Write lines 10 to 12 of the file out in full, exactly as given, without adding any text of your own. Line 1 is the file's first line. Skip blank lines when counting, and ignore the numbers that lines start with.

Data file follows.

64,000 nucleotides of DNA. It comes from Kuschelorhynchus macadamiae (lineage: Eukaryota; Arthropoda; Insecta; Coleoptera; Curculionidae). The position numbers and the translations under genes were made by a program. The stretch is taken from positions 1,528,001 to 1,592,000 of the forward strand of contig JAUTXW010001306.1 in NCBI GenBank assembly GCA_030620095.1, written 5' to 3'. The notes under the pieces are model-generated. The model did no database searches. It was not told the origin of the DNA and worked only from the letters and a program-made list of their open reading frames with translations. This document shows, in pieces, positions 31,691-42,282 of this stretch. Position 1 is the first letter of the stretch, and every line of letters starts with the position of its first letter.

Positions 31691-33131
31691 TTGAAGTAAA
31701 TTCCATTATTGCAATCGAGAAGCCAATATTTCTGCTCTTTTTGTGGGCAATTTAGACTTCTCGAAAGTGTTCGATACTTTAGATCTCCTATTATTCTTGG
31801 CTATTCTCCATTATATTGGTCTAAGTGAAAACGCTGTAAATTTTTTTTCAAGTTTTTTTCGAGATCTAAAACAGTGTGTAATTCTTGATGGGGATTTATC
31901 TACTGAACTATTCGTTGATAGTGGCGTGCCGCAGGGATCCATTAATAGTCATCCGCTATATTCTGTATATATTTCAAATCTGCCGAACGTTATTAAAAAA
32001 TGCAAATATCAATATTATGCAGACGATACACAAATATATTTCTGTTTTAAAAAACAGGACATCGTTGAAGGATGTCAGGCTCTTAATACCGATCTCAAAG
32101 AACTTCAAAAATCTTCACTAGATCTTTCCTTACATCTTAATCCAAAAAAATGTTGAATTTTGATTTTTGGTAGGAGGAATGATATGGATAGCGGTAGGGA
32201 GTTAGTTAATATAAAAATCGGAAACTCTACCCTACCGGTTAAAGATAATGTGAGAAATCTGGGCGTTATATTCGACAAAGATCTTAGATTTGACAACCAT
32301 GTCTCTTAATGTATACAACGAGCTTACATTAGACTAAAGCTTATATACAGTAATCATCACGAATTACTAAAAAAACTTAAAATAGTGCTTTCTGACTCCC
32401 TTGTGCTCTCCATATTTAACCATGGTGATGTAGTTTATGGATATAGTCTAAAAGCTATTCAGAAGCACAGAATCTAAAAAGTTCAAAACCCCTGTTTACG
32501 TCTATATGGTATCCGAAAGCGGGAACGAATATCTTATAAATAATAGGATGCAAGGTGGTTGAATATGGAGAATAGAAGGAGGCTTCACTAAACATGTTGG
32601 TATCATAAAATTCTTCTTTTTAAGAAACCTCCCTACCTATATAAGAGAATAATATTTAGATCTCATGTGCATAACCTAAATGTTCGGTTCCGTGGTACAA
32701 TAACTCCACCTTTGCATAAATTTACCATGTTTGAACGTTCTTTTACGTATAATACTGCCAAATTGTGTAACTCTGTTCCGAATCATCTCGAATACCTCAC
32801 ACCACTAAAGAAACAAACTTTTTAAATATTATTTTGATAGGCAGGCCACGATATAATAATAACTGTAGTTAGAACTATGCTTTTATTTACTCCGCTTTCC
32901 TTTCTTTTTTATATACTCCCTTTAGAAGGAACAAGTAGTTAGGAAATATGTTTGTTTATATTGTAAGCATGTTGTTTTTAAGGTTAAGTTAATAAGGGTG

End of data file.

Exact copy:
32301 GTCTCTTAATGTATACAACGAGCTTACATTAGACTAAAGCTTATATACAGTAATCATCACGAATTACTAAAAAAACTTAAAATAGTGCTTTCTGACTCCC
32401 TTGTGCTCTCCATATTTAACCATGGTGATGTAGTTTATGGATATAGTCTAAAAGCTATTCAGAAGCACAGAATCTAAAAAGTTCAAAACCCCTGTTTACG
32501 TCTATATGGTATCCGAAAGCGGGAACGAATATCTTATAAATAATAGGATGCAAGGTGGTTGAATATGGAGAATAGAAGGAGGCTTCACTAAACATGTTGG